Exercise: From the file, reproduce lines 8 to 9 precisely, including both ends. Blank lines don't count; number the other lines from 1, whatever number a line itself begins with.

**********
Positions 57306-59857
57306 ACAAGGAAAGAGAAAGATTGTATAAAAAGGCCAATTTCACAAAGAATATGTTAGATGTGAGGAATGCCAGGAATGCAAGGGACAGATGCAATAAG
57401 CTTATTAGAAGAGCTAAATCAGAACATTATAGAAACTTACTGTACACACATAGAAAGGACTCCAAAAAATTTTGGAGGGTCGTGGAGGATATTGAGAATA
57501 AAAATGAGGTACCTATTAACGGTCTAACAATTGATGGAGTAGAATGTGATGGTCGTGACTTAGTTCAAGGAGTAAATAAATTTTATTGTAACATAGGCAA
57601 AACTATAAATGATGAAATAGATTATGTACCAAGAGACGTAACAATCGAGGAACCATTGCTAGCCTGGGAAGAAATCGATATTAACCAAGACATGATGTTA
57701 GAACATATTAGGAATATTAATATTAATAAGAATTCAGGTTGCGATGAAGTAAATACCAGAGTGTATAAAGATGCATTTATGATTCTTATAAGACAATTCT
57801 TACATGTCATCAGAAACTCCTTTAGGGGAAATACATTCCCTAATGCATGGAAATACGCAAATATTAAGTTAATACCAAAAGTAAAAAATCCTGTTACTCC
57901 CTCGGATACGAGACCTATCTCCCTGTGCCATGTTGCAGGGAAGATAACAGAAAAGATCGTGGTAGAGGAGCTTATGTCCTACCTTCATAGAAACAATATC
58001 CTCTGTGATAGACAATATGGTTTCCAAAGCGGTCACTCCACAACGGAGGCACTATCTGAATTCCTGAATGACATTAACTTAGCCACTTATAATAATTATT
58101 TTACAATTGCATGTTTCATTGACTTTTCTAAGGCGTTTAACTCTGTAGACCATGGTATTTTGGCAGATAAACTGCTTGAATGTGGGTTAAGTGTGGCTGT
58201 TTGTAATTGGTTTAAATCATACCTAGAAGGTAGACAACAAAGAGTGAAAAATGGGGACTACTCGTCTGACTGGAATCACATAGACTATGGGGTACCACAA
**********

57901 CTCGGATACGAGACCTATCTCCCTGTGCCATGTTGCAGGGAAGATAACAGAAAAGATCGTGGTAGAGGAGCTTATGTCCTACCTTCATAGAAACAATATC
58001 CTCTGTGATAGACAATATGGTTTCCAAAGCGGTCACTCCACAACGGAGGCACTATCTGAATTCCTGAATGACATTAACTTAGCCACTTATAATAATTATT